Previous work has shown that the achromatic color of a target patch embedded in simple two-dimensional display depends not only on the luminance contrast between the target and its immediate surround but also on the contrasts of other nearby edges. Quantitative models have been proposed in which the target color is modeled as a spatially weighted sum of edge contrasts in which the target edge receives the largest weight. Rudd and Arrington [Vision Res. 41, 3649 (2001)] elaborated on this idea to include an additional mechanism whereby effects of individual color-inducing edges are “partially blocked” by edges lying along the path between the inducing edge and the target. We tested the blockage model in appearance matching experiments performed with disk-and-single-ring stimuli having all four possible combinations of inner and outer ring edge contrast polarities. Evidence was obtained for both “blockage” (attenuation) and “antiblockage” (amplification) of achromatic color induction signals, depending on the contrast polarities of the inner and outer ring edges. A neural model is proposed to account for our data on the basis of the contrast gain control occurring between cortical edge detector neurons.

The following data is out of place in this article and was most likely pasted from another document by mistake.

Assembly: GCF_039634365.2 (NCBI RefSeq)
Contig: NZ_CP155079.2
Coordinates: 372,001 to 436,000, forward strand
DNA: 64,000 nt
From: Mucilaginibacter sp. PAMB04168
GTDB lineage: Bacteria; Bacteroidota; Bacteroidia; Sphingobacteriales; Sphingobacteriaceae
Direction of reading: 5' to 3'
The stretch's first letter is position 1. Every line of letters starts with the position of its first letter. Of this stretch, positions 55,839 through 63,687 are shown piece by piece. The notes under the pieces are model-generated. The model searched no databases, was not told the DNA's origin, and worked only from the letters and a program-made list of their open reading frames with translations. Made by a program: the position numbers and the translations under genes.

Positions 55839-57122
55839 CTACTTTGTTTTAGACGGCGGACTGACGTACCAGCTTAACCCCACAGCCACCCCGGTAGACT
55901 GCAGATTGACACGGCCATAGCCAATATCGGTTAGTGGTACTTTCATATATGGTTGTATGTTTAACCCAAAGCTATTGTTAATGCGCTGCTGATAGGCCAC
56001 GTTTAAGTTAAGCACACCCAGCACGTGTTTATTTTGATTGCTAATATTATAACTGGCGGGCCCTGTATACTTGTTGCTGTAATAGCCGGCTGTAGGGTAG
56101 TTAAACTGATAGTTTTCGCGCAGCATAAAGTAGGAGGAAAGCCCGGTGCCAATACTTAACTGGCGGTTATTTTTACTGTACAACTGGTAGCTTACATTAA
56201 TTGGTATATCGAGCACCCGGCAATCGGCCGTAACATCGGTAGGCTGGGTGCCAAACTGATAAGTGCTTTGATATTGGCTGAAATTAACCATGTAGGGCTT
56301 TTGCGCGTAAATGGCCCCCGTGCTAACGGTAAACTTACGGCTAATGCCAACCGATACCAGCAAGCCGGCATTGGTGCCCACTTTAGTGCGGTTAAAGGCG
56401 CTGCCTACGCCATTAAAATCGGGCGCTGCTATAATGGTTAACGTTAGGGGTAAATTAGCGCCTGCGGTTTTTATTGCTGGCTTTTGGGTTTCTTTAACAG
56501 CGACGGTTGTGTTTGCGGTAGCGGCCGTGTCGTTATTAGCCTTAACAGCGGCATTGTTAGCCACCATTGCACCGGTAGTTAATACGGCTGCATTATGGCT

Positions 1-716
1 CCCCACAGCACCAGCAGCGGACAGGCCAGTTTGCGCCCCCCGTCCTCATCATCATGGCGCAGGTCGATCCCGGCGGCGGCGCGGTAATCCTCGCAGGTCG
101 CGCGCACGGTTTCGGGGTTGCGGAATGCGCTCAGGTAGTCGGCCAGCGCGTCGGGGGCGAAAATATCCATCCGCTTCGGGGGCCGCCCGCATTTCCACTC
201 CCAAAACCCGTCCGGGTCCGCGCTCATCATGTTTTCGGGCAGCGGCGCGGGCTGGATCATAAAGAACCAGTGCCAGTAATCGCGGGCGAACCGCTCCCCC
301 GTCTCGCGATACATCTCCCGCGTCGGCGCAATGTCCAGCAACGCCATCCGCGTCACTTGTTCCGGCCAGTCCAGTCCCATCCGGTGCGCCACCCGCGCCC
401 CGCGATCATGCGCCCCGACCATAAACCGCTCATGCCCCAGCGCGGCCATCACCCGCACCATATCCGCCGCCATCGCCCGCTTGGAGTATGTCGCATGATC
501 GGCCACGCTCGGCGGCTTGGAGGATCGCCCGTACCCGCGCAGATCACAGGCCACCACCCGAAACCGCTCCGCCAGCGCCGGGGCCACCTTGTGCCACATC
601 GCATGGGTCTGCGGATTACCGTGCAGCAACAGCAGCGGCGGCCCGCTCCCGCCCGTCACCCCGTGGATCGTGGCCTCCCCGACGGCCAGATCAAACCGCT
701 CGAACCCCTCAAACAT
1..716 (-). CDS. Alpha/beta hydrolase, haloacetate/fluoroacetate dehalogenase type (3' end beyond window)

© 2007 Optical Society of America
Vision, Color, and Visual Optics
Original Manuscript: January 10, 2007
Manuscript Accepted: February 13, 2007
Published: July 11, 2007
Vol. 2, Iss. 9 Virtual Journal for Biomedical Optics
Michael E. Rudd and Iris K. Zemach, "Contrast polarity and edge integration in achromatic color perception," J. Opt. Soc. Am. A 24, 2134-2156 (2007)